How to choose suitable typography for web and print based projects

It takes a bit of nous to choose a different typeface to the first one you see. By default, we set our standard body text to Times New Roman, Calibri or (gulp!) Comic Sans MS. After a bit of soul searching, you find there’s a world of typographical options on your computer or cloud computing account: Arial, Helvetica, Georgia, Verdana, and so on. Sometimes you can never have enough typefaces. For typography options, you might need to look elsewhere.

On the internet, there are oodles of typography sources. Not only websites advertising free fonts, but also those of type foundries. Plus you’ve also got Google Fonts, which offers a wealth of open source typography options.

If you’re looking for free typefaces…

There may be some limitations. Some typefaces may be licensed for non-commercial use, which is fine for coursework, though not corporate brochures. In some cases, you might see ‘pirated’ versions of paid-for typefaces. Any typography could be suitable for web projects; with desktop publishing software, the transition from web fonts to print could be fussy and lost in translation.

If you’re on a strict budget and looking for a free typeface, go to the Google Fonts website. As well as being able to download each font family onto your PC, embedding Google Fonts into web based projects are straightforward.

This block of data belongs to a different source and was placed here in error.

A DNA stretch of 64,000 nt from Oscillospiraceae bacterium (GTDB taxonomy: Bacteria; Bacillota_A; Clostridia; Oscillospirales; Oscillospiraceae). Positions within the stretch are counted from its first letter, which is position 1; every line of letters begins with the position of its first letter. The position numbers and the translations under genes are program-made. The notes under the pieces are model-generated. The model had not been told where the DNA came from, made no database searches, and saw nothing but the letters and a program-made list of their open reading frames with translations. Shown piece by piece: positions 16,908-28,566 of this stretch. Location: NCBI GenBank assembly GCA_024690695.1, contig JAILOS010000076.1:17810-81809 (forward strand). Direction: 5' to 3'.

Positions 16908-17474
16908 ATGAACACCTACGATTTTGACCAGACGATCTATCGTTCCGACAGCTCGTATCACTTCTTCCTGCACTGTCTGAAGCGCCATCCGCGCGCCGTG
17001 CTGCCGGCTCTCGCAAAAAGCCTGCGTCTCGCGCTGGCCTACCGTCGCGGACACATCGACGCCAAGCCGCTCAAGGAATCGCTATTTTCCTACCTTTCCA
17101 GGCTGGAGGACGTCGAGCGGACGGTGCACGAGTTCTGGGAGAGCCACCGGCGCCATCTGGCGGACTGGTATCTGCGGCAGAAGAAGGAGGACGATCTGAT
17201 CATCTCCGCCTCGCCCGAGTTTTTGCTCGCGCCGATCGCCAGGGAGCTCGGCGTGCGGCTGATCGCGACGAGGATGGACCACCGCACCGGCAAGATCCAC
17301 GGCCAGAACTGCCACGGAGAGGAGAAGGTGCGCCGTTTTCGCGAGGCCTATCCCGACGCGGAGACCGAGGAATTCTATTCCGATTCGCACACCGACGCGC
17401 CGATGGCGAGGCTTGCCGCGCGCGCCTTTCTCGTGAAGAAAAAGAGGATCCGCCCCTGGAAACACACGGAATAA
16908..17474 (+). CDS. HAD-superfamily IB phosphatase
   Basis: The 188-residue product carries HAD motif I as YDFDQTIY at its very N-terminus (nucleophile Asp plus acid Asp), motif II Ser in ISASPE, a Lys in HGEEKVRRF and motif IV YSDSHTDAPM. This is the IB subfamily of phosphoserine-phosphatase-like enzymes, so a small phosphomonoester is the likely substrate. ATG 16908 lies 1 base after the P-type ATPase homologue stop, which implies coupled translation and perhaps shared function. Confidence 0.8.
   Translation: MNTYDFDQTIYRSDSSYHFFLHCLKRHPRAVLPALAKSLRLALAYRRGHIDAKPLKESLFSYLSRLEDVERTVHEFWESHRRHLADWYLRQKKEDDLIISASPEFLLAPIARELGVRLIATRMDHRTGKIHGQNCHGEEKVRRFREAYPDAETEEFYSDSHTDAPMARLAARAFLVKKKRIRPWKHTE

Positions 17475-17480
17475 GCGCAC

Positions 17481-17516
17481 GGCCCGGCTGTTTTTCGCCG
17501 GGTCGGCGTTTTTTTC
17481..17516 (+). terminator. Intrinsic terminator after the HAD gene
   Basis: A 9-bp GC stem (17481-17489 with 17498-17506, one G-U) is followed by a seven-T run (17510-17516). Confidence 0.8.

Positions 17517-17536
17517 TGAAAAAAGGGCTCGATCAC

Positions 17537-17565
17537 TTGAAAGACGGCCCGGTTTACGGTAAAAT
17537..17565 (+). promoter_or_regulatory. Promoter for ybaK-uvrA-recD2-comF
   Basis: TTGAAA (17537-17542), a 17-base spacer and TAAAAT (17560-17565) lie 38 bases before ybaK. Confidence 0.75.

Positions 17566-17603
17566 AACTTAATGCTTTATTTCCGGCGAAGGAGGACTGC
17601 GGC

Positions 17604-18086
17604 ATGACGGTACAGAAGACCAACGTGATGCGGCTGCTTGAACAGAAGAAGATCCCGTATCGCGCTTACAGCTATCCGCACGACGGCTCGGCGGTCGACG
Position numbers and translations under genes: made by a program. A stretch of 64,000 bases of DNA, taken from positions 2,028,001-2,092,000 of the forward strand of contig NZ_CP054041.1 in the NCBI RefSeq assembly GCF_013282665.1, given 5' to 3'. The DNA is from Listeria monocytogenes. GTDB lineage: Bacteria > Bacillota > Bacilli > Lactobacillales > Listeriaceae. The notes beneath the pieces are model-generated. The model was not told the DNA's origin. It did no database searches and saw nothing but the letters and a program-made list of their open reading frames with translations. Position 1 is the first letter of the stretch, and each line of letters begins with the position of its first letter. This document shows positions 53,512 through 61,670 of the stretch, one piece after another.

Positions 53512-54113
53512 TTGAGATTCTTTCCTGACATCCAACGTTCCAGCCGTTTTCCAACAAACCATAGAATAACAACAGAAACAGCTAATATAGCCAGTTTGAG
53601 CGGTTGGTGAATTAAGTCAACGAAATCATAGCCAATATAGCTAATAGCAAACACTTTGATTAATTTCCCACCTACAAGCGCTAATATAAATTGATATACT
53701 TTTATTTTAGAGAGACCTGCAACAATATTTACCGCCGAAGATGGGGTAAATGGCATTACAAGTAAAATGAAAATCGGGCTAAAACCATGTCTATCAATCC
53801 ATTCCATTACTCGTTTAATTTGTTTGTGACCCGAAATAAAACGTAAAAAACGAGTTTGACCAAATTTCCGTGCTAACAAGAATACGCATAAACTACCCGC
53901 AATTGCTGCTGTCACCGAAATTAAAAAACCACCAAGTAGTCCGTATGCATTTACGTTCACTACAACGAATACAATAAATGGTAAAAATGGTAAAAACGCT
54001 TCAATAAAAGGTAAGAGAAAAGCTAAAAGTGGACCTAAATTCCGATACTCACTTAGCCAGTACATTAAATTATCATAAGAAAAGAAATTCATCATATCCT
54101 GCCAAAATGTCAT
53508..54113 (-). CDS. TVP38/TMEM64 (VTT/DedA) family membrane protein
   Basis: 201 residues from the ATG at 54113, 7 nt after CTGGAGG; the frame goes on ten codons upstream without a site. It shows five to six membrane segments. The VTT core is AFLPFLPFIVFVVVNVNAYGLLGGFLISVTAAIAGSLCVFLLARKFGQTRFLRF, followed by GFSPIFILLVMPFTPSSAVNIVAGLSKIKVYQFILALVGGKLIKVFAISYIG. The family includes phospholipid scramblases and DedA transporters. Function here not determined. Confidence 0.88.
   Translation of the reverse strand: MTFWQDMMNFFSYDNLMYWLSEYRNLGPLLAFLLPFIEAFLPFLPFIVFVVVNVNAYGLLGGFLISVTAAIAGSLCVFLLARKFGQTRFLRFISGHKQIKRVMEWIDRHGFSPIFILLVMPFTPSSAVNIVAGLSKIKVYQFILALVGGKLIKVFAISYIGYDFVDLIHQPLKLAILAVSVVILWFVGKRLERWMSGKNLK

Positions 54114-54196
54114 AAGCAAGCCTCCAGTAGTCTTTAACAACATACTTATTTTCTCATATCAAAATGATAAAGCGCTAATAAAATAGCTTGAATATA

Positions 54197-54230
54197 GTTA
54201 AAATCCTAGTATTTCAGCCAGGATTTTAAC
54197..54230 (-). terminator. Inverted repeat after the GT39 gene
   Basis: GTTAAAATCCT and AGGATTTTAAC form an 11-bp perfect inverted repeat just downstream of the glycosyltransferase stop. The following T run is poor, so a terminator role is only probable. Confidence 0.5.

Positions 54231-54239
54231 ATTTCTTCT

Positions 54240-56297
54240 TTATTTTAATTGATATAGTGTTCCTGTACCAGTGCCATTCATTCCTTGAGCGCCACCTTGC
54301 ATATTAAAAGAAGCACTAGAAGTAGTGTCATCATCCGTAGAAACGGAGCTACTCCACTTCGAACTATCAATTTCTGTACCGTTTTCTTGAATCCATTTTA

If quality matters…
Go to the websites of well known font foundries such as ITC Linotype. MyFonts.com has a wide variety of paid-for typefaces. Depending on whether you download one typeface or the entire font family, you can use them on any project. The typeface is yours for keeps. For commercial projects, this by far is the best option. Moreover, they will work well on print projects as well as online.

If you wish to follow the trends…

Typography addicts should go to Typewolf. This website has several Top 10s of typographical leanings. It also features alternative typefaces to, for example, Helvetica, Arial, and Gotham. It is well worth a read for catching up on the latest font fashions.

Dreamkatcha, 26 April 2017.